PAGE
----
Basically, I have a major problem on my hands.
As part of an assignment, I have been given a set of 3D points, as well as the time between them, and nothing else, and I'm supposed to find the tangential and normal velocities and accelerations between each point.
Now, I know that (tangential) velocity can be easily calculated simply by taking the differential of position over time, and that (tangential) acceleration can also be easily calculated by taking the differential of (tangential) velocity over time.
However, finding the normal velocities and accelerations is where I get stuck. I can find absolutely no information on how a normal velocity is calculated, except for the fact that any velocity vector can be broken down into its tangential and normal components.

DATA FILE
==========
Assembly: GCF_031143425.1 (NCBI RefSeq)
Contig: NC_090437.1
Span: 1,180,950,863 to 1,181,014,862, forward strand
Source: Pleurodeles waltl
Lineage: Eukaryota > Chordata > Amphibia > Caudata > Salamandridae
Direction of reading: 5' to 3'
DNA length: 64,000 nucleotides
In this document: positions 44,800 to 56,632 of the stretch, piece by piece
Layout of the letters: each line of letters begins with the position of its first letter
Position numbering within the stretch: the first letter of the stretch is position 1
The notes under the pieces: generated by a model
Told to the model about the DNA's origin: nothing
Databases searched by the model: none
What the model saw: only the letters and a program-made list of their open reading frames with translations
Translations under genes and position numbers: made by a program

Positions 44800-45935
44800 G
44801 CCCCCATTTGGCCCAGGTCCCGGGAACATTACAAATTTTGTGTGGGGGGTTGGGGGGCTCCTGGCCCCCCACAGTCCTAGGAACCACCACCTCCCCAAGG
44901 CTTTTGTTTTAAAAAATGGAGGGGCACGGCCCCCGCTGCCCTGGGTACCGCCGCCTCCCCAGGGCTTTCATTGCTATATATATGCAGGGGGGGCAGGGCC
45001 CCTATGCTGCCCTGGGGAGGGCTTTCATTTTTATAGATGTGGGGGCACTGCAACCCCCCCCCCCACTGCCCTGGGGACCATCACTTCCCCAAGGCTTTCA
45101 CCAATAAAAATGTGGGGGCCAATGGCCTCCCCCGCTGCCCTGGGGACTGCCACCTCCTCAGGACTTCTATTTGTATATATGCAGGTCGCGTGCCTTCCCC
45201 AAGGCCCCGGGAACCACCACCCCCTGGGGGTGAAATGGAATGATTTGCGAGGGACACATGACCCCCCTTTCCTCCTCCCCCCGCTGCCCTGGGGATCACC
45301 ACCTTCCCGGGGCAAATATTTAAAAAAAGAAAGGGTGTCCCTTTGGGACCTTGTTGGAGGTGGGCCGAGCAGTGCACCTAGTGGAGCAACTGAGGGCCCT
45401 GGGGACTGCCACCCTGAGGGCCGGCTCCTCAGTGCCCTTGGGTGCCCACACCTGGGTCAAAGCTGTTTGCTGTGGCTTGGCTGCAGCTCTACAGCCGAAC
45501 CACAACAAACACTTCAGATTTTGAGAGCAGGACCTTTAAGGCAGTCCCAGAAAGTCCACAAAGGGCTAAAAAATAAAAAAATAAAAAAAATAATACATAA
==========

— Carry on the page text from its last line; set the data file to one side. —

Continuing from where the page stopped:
However, since by calculating the (tangential) velocities by taking the differential of position over time, that means that the velocity vector IS the tangential velocity vector. Does that mean that the normal velocity for each and every point is just 0? That doesn't sound right to me.
Regarding normal acceleration, I have no idea how it's supposed to work in 3D, because we need the radius of a circle to be able to calculate that, but how do I calculate the radius of a sphere in 3D, given only two points?
Any help on this problem is greatly appreciated. This thing's driving me insane.